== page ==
September 20, 2011 § Leave a Comment
Here’s an essay I wrote last year for my assistantship with the Center for Community-Based Partnerships. The assignment was to capture my culture. Just thought I’d share.
Blue-Eyed and Mexican
By Brett Bralley
As a stainless steel deep frying pan full of chiles rellenos sizzled over hot flames, I watched as my mouther poured salsa over the stuffed chiles. My sister Brynn guarded a pot of pinto beans beside her, mashing them gently as they softened while adding cheese and milk for a bit of flavor. We were having chile relleno burritos for dinner.
“I have to write a culture sketch for my assistantship,” I mentioned to my mom as she set the lid on top of the chiles.
“Oh,” she said excitedly. “Well, be sure to mention that your mother is a fifth-generation Los Angelina.”
The history of my mother’s family starts on Olvera Street—one of the first streets formed in Los Angeles. My great-great-great grandmother’s house, La Casa de Sepulveda, prominently stands in the middle of the Mexican marketplace that smells of spicy food and leather purses. This is just another claim to my Mexican heritage. A reminder to all that, despite my light brown hair, blue eyes and pale skin, Brett Bralley is Mexican.
Yet, for the better part of my college career at the University of Alabama, I avoided mentioning my Mexican roots to most people, not sure if one-fourth of an ethnicity was enough to claim. After my first day wandering the Capstone, I sat in the pristine office of the scholarships director learning the specifics of the National Hispanic Scholarship I had been offered. I pondered whether or not she was confused by my not-so-Hispanic appearance. I half expected her to ask for a family history along with my application.
“You’re Mexican?” many fellow students asked with surprise, as I apologetically explained that yes, my mother is half Mexican; yes, my scholarship is the Hispanic scholarship. Whether it was a lack of self-confidence or a lack of pride in my roots, I did what I could to avoid the topic.
I had not decided on a major when I started at UA, so when it came to deciding what classes to take, I stuck with what I knew. I was not raised speaking Spanish—my Grandpa decided not to teach his children the language—apart from a few phrases my mother taught us.
“Con su permiso, perdoname por favor,” my sisters and I used to ask our mother when we were little girls wanting to be excused from the table. Perhaps those phrases made me comfortable with Spanish. It was a subject I consistently made A’s in throughout high school.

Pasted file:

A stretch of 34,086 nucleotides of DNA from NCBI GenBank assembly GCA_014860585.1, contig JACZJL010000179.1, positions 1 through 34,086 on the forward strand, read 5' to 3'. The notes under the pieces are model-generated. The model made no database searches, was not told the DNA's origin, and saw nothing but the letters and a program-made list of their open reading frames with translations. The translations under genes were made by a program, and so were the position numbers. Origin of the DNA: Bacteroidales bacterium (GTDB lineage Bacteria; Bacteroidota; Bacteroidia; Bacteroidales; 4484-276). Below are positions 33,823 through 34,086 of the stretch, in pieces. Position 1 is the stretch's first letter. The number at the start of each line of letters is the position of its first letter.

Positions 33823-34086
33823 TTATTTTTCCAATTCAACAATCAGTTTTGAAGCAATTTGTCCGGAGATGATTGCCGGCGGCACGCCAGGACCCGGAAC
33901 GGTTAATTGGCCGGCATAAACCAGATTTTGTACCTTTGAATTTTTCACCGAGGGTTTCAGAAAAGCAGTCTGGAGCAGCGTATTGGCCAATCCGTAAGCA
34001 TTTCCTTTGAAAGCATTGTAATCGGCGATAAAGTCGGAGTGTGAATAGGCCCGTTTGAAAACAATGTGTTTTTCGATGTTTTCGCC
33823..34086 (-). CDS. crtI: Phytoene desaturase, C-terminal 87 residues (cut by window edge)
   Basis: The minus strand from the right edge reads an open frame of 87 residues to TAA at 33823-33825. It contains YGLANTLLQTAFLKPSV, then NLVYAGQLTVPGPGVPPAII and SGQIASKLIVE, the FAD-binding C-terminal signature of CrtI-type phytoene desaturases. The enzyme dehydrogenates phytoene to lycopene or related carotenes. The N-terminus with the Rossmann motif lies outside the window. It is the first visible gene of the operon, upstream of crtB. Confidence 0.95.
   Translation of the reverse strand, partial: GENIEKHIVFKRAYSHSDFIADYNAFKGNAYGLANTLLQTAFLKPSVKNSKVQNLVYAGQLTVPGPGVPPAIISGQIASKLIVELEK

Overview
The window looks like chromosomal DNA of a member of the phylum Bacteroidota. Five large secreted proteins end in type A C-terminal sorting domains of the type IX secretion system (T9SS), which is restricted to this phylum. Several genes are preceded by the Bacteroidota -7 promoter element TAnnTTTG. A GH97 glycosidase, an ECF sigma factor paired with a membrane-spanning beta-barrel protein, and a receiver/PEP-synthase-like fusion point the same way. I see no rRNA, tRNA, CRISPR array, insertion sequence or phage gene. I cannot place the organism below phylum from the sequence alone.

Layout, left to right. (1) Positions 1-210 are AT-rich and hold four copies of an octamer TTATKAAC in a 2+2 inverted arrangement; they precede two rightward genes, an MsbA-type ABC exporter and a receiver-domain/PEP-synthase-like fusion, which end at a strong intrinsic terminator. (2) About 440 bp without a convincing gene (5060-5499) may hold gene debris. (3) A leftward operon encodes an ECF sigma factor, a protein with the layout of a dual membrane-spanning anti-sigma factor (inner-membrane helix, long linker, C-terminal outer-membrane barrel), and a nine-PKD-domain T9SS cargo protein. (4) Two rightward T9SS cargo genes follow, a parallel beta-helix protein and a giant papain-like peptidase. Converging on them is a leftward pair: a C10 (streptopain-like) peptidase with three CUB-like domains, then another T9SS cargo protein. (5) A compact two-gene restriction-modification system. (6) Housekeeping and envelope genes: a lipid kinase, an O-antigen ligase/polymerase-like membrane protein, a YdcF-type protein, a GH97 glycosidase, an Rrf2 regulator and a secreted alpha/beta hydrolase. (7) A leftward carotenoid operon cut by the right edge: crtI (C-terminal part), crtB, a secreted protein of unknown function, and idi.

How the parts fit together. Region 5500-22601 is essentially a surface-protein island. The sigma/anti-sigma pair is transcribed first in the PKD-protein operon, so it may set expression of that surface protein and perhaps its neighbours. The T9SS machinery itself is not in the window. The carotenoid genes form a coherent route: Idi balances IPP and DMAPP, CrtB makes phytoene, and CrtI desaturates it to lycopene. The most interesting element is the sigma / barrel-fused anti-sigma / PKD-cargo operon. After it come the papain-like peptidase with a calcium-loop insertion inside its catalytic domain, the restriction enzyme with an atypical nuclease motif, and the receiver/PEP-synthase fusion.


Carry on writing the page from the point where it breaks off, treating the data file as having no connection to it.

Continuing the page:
But it wasn’t until I took a Spanish conversation class at UA that I realized I truly loved everything about the language. Chills fluttered through my body when I could finally understand lyrics to songs in Spanish, and I started to hear full phrases without having to chew on each individual word. I could learn this language for real, I thought. This romantic song that flows swiftly and poetically off of Spanish-speaking tongues was actually a small part of me. I was a part of a people who thought, lived and breathed this language.
So to get really good, I went to Chile for a semester.
I spent five months navigating my way through Valparaiso and Viña del Mar, learning to conquer the rapid Chilean Spanish and augmenting my vocabulary. When I came back, I practiced my Spanish twice a week by translating for two middle school students in Tuscaloosa.
The summer after my time in Chile, my Grandpa came over to our house for dinner. My mother eagerly asked me to speak Spanish for him. For a minute, I was nervous. It had been at least a month since I’d had a conversation in Spanish. But he started the dialogue by asking me if I could read and write well.
I said yes, that I was translating enough to keep practicing even though I wasn’t taking any more classes.
“Well,” he said in English, “I think you’re the only one.” He nodded in approval with a smile.
“The only one what?” I asked.
“The only one in the family who speaks it, other than me and my brothers and sisters,” he said.
Whether I’ve grown up, overcome insecurities or simply learned to love who I am, I proclaim my ethnicity with pride when I encounter doubters. My Grandpa, I say, was born in Douglas, Arizona, just beside the Mexican border. And we eat Mexican food at least twice a week in the Bralley household. In fact, the easy, stress-free meals I cook after a long day of classes or work are burritos, tostadas, quesadillas, Spanish rice and frijoles. I sometimes throw in to Los Angeles natives that the Sepulveda House on Olvera Street belongs to my family.
At Christmas, I tell them, nearly 100 relatives gather at my Grandpa’s house, and we feast on steaming pots of tamales and menudo (a spicy tripe and hominy soup) topped with a bit of cilantro, onions, and a squeeze of lemon.
I may not look like it, but I am Mexican. No doubt.